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How do spooks build surveillance rigs? In Oz they TENDER for it

Federal Police seek kit capable of swallowing Euro-standard intercepts

Website security in corporate America

Australia's Federal Police force (AFP) has issued a tender for deep packet inspection (DPI) kit capable of processing data encapsulated by the European Telecommunications Standards Institute's ETSI 102 232 format for lawfully-intercepted communications.

Why does the AFP need to listen to telecoms intercepts? Aside from the fact its a policing outfit, the Force's “About” page says “The nature of the AFP and what is required of it, has changed significantly in recent years. The AFP has responded to a rapidly changing environment and this has required a greater focus on national and international operations.”

Some of those international operations are peace-keeping missions in Pacific nations where rule of law has broken down. Others concern terrorism and cyber-crime, matters that would make listening to telecom interceptions from abroad quite useful.

After reading the tender Vulture South is leaning towards the force needing kit capable of listening in on its own networks and processing data from outside sources, based on the following list of requirements the successful tenderer will be required to demonstrate:

  • The appliance must analyse flows at 10 Gbps
  • The appliance must be able to accept TCP/IP as an input
  • The appliance must be able to receive IPv4
  • The appliance must be able to receive IPv6
  • The appliance must be able to identify services
  • The appliance must be able to identify applications (Layer 7)
  • It is recommended that the appliance can be expanded to higher speeds
  • The appliance should be able to accept a network flow encapsulate as ETSI 102 232 as an input
  • The appliance should be able to accept PCAP captures as an input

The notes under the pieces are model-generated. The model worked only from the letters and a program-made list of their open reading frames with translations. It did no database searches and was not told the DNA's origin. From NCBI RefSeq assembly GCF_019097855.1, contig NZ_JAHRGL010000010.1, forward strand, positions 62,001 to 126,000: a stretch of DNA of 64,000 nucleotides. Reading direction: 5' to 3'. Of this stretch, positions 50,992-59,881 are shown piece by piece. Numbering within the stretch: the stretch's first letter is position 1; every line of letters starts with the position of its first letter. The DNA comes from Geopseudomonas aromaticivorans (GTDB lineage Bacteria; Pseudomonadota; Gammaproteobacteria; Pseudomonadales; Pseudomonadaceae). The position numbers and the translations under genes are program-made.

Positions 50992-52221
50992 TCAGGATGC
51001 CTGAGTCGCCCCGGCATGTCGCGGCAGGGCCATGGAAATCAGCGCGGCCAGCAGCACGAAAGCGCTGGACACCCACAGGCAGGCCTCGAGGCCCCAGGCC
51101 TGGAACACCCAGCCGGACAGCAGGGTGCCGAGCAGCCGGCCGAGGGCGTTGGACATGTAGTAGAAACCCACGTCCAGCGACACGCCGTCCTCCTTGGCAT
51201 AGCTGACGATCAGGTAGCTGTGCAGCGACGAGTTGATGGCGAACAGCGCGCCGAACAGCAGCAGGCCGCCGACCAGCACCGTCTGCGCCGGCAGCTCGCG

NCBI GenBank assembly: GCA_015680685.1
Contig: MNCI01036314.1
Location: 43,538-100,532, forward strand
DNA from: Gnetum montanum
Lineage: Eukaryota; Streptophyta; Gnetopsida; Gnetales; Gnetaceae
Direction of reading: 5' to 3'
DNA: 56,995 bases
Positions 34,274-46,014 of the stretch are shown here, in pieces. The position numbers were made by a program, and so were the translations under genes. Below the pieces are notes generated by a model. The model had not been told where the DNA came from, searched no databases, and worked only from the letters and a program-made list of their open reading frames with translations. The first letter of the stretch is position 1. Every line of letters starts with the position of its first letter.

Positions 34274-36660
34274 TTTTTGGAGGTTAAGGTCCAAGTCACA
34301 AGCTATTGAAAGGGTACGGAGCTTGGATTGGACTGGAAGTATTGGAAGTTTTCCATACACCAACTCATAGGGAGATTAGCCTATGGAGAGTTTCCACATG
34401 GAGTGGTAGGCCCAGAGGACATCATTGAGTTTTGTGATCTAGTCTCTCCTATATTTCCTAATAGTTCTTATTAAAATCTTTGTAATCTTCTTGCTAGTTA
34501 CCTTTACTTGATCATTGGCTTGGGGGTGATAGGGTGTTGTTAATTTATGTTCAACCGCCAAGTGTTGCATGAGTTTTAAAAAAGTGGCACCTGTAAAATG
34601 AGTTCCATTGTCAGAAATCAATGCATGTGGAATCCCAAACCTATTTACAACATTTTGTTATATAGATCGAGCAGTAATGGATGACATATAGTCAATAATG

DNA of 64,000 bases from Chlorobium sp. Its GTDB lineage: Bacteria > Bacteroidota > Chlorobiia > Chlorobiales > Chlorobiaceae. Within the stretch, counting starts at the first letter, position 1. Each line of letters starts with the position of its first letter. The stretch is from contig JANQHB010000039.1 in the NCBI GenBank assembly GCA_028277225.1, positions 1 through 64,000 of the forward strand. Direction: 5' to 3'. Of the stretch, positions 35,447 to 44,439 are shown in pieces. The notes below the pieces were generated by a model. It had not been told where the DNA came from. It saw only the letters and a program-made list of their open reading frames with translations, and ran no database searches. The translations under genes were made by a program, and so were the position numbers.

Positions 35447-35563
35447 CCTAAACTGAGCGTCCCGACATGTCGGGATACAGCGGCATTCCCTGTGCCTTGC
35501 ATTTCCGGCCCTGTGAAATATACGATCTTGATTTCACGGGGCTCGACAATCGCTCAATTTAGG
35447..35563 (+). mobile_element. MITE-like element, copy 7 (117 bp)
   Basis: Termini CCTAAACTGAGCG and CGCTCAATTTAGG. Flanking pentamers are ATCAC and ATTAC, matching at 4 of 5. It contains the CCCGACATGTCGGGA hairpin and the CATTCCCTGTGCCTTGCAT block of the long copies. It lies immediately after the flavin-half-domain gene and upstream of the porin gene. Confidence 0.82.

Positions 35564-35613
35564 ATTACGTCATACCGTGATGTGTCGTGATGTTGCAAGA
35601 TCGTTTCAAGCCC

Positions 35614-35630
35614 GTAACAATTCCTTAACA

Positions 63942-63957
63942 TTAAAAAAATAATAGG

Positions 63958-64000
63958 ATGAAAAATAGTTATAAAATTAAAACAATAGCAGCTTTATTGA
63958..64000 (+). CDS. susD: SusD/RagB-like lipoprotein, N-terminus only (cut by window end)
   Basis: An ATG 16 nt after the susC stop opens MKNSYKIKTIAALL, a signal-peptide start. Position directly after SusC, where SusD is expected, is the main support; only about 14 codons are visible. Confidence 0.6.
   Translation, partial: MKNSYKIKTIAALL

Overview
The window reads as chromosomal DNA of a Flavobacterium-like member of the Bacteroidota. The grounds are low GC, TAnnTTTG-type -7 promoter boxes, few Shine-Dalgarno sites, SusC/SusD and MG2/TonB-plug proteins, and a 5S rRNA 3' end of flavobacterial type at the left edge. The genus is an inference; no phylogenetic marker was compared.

• The appliance should be able to separate flows based on multiple inputs of MPLS
  • The appliance should be able to separate flows based on multiple inputs of VLAN
  • The appliance should identify Anti-Virus
  • The appliance should identify Malware
  • The appliance should identify Communication Applications
  • The appliance should identify Mobile Applications
  • The appliance should extract and store metadata
  • The appliance should de-capsulate tunnelling protocols
  • The appliance should detect different types of encryption
  • The appliance should filter based on keywords
  • The appliance should filter based on protocols
  • The appliance should filter based on applications
  • The appliance should filter based on IP lists
  • The appliance should filter traffic based on port lists

The tender also calls for the chosen appliance to possess the ability to create logs and to log filtered data, plus a requirement “not drop packets, both malformed or corrupt”.

Over to you, readers. Is the AFP rolling its own PRISM or just taking care of business? The tender is here if you want to read more for yourself. ®

Internet Security Threat Report 2014

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